Last month, I took my holiday sort of ‘rest and recuperation’ leave after being deployed for 4 months for a humanitarian work in South Sudan. I was contemplating whether to have a relaxing beach holiday in Mombasa in Kenya, have a safari/beach holiday in Tanzania or get lost in the craziness of Marrakesh in Morocco. It was a tough decision but in the end I opted for the latter.
Why Marrakesh? Aside from it being in a different environment (though still part of Africa but more like being in an Arabic country than African), Marrakesh has always been a dream for most photography enthusiasts. The chaotic, noisy and colorful souks are just one of the many reasons why Marrakesh is the place to go for a photographic journey. Indeed, it was!
I found a hostel right in the old medina (old city) at the centre of the famous Place Djemaa el-Fna square. Prior to my arrival, I planned to take loads of photos of the souks (market), crafts, food stalls, snake charmers, crowded square, vendors and local people…the way I expected to see at Marrakesh. Indeed, on my first day, I found the old medina the way I expected it to be except for one thing…the Medina arches, the Arabic horseshoe arch design used in doorways and windows.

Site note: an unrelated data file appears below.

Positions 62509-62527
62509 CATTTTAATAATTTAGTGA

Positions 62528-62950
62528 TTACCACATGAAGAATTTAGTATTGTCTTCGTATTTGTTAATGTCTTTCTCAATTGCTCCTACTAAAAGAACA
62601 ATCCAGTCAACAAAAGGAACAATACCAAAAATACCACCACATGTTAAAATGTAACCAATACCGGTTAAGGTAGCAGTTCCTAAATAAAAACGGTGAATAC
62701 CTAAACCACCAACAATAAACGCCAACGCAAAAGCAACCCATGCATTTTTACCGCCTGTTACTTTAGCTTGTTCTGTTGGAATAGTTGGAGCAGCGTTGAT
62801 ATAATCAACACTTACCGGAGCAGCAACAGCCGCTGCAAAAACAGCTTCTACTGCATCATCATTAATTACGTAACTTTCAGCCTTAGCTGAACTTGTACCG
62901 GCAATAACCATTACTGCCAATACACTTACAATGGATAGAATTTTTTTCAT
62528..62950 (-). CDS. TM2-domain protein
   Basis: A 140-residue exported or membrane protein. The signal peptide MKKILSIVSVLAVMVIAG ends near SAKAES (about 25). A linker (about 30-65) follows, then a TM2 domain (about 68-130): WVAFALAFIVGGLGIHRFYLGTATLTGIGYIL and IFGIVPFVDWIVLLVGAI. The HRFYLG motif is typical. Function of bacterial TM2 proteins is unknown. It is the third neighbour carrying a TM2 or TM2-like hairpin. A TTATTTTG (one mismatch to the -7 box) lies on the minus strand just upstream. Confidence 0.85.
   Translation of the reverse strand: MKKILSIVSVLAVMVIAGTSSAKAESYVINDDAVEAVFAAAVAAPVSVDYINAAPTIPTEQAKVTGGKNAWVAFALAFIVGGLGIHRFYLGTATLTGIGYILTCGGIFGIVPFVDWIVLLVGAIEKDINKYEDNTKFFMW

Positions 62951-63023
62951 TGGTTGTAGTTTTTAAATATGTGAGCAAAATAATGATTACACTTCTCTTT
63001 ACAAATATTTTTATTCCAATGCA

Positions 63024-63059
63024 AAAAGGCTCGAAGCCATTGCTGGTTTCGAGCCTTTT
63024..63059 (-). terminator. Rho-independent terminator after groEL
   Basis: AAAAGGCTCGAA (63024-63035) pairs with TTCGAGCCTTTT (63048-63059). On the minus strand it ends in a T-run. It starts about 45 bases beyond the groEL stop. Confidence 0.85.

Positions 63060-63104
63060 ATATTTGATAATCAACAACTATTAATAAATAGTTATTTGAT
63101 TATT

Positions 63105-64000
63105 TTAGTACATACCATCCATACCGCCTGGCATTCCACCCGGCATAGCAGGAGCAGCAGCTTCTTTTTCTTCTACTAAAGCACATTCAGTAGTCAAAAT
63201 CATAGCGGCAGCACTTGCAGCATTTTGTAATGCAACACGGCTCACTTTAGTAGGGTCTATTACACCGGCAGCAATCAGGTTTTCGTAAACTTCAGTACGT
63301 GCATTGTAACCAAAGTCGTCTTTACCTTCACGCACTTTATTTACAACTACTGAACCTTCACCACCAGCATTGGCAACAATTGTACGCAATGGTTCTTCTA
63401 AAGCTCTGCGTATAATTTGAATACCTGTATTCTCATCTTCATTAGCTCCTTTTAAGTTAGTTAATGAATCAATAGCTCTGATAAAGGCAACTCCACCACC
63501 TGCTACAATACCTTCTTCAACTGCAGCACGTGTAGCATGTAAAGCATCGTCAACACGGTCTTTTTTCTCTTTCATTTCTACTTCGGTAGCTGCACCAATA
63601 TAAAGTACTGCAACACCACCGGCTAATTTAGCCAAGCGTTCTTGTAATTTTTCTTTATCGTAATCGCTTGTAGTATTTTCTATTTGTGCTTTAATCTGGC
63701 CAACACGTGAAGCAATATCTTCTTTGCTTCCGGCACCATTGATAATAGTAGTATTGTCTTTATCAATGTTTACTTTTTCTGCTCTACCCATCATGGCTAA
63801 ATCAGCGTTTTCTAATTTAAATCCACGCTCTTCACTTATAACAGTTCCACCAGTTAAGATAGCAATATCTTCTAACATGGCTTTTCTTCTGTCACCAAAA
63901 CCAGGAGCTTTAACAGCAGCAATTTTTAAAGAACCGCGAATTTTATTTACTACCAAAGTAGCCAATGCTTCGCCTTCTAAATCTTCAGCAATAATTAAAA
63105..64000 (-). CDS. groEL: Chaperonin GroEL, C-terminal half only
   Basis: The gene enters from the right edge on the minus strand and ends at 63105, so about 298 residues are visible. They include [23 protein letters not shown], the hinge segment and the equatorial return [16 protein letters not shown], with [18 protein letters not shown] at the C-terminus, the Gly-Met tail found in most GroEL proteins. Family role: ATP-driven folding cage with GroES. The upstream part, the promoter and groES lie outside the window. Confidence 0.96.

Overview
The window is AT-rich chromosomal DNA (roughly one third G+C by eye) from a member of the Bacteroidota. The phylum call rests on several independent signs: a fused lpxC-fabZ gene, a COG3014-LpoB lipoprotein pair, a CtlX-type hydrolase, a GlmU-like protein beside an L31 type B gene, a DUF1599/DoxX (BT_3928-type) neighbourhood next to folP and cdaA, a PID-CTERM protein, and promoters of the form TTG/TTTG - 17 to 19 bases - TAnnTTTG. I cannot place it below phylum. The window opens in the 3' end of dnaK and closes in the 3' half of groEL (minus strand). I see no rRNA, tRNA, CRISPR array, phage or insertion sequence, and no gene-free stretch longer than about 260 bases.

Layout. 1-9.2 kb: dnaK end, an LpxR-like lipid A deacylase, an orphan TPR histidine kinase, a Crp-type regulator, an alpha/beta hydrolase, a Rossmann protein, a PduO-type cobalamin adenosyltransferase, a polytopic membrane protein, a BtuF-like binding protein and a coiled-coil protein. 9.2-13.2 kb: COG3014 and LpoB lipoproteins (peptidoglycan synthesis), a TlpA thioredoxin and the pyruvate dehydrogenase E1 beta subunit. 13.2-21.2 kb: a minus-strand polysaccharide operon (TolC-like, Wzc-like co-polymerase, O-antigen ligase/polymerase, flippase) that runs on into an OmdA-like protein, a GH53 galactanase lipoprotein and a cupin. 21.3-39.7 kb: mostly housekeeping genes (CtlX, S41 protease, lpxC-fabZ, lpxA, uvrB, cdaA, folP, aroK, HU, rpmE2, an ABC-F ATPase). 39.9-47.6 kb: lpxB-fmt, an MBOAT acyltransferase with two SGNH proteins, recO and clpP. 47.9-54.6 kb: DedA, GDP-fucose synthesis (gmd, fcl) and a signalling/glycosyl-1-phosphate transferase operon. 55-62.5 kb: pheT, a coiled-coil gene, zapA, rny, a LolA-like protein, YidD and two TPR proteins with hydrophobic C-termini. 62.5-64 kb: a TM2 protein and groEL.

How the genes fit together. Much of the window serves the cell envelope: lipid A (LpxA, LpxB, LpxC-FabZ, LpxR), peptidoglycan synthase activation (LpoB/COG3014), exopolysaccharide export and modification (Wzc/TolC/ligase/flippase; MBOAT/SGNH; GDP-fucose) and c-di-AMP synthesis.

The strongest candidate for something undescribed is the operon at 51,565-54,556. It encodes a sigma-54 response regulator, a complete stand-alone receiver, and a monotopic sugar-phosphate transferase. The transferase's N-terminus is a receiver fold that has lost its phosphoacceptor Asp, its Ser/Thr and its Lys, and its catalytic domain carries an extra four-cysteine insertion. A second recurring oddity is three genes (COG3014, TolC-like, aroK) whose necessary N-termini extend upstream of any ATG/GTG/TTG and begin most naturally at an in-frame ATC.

Ive seen different types of arches in Europe but mostly in historical old big buildings. But I have never seen such kind of architectural design used in local households, street passageways, small businesses or shops and in market stalls. It was so distinct that it is easy enough to be noticed everywhere you go in Marrakesh. And so I made it a mission to take photos of different types of Arabic arches in and around the old medina.
Here are some of my collections:
Aside from the doorways and windows, Arabic arch is also used to design the exterior walls of a building or as part of the structure itself. I also found several unique and interesting wooden doors and windows which are either square or rectangular in shape and mostly painted with bright colors which are great subjects for photography too.
As I went around taking snapshots of these Arabic arched windows and doorways, I noticed that even the passageway separating streets have also an archway built at the entrance. Instead of taking a photo of the structure alone, I decided to add some elements on my composition.
First, I added the scenes from behind the archway to get a feeling of where it is located making the viewer to imagine what is going on beyond the image.
Second, I added the element of movement by capturing people walking through the arched passageway. People walking can make the viewer look at the direction of movement and into your main subject – the Archway. It also gives a sense of busyness of the street or passageway.
And lastly, adding images of the local people into your main subject gives a different context, making it more interesting than just the plain image of the arched doors or windows. In this case, the colorful traditional dresses of Moroccans and their soulful photogenic faces add dramatic and or entertaining story to the composition making it a picture perfect photo.
Here are some of my best shots and my favorites among hundreds of snapshots of Morocco’s Medina Arch.